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Nicole Abravanel

English abstract (full article is in French):

This article focuses on the role of spatiality in the world of eastern Mediterranean Jews, which is viewed as a configuration of networked space. In looking at the wide range of views elicited by Joseph Pérez, a novel by Abraham Navon published in 1925, it is appropriate that spatiality be studied conjointly and comparatively as much from the point of view of the observer as the observed, in order to divest oneself of preconstructed and opposed East/West stereotypes. The publication of Joseph Pérez occurred in the midst of a significant upsurge in exotic and orientalist literary trends, which presented the “oriental” Jew as a reflection of this opposition. The study of the positioning of characters in the work of Abraham Navon, as well as in the work of the celebrated author Albert Cohen, reveals the underlying stratum of articulated spaces that differ as much in terms of the world of the authors’ imaginations as that of the transterritorial migration of these Sephardic individuals.

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Priscilla Fortier

This article describes the findings of an undergraduate Ethnography of the University Initiative (EUI) course in which students examined the university's efforts to improve the racial climate of the campus. These institutional efforts are intended to create a more comfortable environment for under-represented minority students who often comprise a significantly smaller group on campus than in their home neighbourhoods and high schools. Many minority group students experience isolation and discomfort connected to a lack of 'ownership' of campus spaces and traditions, which tend to be monopolised by white students. In my EUI class, which was sponsored by the Office of Minority Student Affairs (OMSA) at the University of Illinois (U of I), under-represented minority students focused their ethnographic projects specifically on campus-sponsored programmes intended to facilitate interaction across racial and ethnic groups. Of particular interest to students were programmes related to residence halls and campus social spaces. The findings presented here indicate that campus-sponsored programmes to increase race awareness that depend upon students' voluntary participation may be less effective in bringing students together than required classroom-based programmes and informal interaction through shared extra-curricular passions.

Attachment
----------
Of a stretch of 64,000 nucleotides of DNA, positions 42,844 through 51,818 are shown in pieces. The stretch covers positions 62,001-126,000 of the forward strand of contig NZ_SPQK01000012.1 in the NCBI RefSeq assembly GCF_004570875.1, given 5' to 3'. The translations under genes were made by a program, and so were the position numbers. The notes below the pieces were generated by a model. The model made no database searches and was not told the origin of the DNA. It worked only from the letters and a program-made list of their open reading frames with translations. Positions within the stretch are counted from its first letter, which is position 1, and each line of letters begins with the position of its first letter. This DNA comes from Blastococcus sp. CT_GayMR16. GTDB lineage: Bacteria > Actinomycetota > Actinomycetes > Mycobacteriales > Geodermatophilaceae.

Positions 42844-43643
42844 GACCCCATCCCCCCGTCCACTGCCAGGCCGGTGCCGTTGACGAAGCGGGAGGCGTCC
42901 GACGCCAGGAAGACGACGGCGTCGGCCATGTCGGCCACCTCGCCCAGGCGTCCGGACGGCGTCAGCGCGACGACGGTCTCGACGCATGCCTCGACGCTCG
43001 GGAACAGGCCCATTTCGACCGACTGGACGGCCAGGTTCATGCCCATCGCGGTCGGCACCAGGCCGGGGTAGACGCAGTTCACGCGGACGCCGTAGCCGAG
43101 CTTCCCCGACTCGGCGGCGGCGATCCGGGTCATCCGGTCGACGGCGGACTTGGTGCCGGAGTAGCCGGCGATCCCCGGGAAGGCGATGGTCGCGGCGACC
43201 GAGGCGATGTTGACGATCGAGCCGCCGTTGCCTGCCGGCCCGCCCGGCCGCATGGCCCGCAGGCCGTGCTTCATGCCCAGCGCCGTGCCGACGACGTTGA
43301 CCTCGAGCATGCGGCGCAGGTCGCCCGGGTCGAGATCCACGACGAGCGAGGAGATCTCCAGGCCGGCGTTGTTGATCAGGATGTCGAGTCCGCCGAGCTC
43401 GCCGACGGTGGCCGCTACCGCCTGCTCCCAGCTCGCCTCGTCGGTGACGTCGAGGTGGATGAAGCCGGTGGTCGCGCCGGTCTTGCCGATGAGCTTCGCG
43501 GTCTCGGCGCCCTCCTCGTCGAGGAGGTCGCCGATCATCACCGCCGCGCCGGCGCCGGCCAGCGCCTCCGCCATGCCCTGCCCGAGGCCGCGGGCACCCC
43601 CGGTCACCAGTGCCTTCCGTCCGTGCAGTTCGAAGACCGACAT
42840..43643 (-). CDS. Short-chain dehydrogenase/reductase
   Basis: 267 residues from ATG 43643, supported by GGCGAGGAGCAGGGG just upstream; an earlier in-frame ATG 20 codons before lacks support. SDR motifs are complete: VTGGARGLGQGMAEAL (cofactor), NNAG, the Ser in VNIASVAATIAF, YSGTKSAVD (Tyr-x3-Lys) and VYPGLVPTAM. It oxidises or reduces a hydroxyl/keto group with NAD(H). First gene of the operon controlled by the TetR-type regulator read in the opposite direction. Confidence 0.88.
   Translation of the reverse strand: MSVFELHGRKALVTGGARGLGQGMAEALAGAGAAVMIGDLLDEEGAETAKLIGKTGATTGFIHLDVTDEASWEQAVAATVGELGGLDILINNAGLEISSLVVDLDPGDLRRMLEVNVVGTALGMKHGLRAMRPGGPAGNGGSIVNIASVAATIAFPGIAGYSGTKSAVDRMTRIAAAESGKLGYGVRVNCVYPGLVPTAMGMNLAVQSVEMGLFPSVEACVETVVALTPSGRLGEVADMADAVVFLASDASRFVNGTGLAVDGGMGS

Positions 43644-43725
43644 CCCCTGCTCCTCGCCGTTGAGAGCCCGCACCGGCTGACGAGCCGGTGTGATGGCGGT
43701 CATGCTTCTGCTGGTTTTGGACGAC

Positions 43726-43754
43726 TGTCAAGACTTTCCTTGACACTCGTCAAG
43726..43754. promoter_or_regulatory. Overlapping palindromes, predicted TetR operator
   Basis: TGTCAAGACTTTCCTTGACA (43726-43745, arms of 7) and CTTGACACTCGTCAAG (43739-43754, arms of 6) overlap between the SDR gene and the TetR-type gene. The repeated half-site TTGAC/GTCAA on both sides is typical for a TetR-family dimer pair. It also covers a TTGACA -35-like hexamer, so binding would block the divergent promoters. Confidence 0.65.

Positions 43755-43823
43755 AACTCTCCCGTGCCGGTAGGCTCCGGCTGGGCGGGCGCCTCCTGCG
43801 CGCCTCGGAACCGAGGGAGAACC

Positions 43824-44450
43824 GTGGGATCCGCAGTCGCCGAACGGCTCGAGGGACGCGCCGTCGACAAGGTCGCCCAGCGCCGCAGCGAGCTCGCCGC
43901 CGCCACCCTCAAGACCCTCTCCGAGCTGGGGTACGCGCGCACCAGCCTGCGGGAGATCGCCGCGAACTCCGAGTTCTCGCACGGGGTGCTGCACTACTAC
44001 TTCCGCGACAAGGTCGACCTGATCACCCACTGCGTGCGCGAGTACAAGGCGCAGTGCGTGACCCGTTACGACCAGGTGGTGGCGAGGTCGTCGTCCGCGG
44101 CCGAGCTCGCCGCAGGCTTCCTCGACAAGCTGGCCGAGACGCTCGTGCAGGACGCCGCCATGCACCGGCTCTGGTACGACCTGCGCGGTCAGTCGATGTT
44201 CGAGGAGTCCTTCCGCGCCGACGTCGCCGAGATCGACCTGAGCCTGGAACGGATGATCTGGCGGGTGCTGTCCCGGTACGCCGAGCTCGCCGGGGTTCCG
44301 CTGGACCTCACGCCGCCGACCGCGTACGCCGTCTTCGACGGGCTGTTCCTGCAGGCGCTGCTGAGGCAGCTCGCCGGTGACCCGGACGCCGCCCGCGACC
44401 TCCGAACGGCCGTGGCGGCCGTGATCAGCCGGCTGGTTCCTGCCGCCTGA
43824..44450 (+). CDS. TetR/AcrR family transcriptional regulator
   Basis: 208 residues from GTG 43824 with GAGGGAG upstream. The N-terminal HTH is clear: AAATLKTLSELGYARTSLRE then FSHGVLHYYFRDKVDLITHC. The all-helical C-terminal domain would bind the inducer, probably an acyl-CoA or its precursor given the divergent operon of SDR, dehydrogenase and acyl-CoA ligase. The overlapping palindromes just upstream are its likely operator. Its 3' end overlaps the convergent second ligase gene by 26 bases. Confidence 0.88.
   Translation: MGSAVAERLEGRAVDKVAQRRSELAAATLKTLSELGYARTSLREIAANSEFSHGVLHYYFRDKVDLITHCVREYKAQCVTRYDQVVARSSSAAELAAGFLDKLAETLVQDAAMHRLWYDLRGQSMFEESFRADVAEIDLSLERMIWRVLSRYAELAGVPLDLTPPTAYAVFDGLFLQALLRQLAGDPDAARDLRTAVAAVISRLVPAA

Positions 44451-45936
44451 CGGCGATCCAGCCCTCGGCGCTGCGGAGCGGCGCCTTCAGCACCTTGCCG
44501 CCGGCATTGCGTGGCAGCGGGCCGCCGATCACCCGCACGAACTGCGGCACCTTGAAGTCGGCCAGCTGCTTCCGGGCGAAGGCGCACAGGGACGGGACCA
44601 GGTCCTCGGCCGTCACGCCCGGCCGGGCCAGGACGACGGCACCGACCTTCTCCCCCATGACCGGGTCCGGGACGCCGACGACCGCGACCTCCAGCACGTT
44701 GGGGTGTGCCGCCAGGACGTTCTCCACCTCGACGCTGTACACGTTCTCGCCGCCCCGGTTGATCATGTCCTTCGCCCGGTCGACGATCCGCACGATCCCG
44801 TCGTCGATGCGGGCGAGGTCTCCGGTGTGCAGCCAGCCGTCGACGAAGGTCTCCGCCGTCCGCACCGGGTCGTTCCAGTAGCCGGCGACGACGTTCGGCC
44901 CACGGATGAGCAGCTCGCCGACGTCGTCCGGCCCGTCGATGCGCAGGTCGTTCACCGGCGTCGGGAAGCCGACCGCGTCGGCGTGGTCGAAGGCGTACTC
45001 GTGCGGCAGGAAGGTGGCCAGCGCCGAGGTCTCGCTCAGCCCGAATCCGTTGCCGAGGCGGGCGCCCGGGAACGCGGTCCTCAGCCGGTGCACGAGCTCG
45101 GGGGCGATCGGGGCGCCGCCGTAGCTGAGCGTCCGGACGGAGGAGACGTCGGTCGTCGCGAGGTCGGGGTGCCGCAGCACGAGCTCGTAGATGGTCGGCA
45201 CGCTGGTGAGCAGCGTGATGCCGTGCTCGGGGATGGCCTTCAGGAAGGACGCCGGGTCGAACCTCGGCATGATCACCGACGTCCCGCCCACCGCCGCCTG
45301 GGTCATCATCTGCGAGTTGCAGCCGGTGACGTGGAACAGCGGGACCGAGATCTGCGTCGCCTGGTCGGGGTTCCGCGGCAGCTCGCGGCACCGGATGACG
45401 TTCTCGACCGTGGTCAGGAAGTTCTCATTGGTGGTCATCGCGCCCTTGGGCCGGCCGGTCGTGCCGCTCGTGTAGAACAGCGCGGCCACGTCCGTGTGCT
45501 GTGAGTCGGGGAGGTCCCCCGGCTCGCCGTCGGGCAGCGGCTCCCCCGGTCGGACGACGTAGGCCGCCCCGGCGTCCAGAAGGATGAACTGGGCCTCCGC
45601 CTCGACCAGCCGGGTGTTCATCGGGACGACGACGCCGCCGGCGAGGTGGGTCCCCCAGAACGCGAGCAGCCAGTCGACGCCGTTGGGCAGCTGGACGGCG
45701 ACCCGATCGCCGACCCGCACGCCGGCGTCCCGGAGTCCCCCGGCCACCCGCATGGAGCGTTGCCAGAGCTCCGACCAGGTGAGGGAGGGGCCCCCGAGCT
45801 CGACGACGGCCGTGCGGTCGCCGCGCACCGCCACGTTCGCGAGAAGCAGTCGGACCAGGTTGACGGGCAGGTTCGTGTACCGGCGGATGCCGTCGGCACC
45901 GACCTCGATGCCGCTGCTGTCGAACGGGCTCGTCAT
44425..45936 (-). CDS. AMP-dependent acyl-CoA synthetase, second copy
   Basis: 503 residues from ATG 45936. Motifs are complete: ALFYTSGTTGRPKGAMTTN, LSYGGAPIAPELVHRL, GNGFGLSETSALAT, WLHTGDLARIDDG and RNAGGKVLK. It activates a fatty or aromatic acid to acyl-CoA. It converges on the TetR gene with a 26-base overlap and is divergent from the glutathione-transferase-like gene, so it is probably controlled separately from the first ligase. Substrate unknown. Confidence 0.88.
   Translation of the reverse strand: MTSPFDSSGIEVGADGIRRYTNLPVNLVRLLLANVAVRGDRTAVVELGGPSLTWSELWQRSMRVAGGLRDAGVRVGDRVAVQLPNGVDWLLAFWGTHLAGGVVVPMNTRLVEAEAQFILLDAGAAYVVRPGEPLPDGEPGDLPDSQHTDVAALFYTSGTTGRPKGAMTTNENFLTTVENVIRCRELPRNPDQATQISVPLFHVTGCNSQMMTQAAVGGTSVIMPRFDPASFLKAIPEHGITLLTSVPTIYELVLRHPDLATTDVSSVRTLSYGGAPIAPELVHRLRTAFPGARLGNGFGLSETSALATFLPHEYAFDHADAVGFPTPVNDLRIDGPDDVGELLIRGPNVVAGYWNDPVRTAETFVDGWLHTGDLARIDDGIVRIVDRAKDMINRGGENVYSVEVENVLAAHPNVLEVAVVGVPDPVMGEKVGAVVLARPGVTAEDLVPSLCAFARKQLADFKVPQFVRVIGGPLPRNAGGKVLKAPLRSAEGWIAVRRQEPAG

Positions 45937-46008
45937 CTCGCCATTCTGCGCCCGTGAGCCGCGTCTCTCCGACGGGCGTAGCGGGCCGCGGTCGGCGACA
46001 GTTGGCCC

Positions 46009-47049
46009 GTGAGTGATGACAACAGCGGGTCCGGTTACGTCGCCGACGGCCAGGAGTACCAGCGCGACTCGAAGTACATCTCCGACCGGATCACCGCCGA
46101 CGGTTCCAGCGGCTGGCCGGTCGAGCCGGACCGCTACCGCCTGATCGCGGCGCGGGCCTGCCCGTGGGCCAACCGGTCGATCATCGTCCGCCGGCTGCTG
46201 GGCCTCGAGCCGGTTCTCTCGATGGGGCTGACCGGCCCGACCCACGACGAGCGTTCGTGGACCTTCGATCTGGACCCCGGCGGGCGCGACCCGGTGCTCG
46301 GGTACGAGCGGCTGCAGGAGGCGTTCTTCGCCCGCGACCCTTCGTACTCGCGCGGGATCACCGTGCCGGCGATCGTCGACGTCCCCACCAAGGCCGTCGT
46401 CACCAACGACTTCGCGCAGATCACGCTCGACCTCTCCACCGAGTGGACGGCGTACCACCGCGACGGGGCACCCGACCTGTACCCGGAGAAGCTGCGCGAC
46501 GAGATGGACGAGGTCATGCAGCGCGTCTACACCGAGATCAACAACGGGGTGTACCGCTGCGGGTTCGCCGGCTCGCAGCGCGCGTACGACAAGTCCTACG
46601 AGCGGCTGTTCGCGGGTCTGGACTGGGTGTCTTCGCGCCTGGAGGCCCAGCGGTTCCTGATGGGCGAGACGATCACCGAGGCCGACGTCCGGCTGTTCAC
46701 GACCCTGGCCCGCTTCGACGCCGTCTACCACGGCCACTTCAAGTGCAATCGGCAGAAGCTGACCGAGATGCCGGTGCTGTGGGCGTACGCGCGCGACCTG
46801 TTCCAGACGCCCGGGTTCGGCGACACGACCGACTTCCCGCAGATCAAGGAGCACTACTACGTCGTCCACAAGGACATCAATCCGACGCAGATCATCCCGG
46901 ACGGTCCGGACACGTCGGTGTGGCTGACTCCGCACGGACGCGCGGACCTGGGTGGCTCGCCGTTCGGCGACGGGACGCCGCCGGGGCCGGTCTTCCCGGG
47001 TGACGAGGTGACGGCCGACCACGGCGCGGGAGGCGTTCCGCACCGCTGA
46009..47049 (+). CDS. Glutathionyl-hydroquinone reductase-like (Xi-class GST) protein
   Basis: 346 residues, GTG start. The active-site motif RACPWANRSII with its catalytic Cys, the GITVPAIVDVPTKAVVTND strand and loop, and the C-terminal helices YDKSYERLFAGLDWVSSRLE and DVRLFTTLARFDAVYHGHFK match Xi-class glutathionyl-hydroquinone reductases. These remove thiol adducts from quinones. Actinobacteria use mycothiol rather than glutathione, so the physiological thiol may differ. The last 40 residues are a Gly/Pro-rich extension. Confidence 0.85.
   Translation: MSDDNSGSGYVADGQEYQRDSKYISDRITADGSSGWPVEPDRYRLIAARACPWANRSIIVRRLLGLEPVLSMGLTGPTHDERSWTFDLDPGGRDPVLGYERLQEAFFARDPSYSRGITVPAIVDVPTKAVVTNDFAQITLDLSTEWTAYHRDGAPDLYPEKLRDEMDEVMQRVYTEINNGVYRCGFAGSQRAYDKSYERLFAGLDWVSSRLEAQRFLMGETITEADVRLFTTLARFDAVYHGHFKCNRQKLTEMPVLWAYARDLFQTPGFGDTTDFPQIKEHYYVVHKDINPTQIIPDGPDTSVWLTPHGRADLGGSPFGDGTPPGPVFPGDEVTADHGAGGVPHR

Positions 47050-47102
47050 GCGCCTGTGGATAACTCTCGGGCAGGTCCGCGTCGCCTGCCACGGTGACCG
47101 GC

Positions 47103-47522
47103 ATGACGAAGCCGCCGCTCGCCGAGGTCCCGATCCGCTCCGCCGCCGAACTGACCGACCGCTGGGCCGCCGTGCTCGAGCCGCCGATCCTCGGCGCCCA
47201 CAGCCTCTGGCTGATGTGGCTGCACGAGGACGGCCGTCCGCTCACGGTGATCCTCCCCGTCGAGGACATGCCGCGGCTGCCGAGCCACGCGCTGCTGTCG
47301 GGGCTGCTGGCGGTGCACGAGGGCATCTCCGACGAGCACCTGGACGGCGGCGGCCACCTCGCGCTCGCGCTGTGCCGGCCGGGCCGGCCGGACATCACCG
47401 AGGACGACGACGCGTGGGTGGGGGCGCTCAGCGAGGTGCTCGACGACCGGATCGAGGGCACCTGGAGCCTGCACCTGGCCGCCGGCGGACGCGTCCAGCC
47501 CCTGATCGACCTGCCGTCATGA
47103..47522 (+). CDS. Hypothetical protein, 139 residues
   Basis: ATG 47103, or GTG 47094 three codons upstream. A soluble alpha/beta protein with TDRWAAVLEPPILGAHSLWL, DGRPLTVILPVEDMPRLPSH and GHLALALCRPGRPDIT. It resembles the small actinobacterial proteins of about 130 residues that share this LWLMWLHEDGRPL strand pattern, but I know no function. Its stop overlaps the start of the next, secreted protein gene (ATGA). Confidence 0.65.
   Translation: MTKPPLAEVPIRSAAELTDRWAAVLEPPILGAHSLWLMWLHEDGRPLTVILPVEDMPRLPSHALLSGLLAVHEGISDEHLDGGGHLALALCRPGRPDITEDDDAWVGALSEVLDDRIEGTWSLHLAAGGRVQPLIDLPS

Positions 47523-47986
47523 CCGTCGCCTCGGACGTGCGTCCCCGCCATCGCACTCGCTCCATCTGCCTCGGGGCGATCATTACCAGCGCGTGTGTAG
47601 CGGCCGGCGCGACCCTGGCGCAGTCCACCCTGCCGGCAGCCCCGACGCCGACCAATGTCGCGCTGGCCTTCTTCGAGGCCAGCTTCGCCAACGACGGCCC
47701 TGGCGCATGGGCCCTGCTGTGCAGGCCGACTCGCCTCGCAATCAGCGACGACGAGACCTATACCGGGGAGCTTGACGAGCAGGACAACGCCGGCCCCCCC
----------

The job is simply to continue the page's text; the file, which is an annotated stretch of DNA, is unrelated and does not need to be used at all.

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The Mahalle as Margin of the State

Shifting Sensitivities in Two Neighbourhood Spaces of Istanbul

Urszula Woźniak

The neighbourhood-based battles over norms and values in the ethnically diverse as well as sexual and gendered urban landscapes of the Istanbul neighbourhood (mahalle) spaces of Tophane and Kurtuluş reflect the complexity of the current political transformations that have been shaping Turkey as a whole and Istanbul in particular before and after the 15 July 2016 coup attempt. The analysis of the mahalle as the state’s margin reflects on how public moral talk, including the notion of ‘sensitivity’ (hassasiyet), reverberates in the making of public morality in both neighbourhood spaces. This article specifically focuses on the role of rumours in mediating ideas on behaviour deemed as in/appropriate in the mahalle as ‘moral territory’ and the mundane practices of self-appointed old and new ‘guards’ of the mahalle.

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Sally Baker and Eve Stirling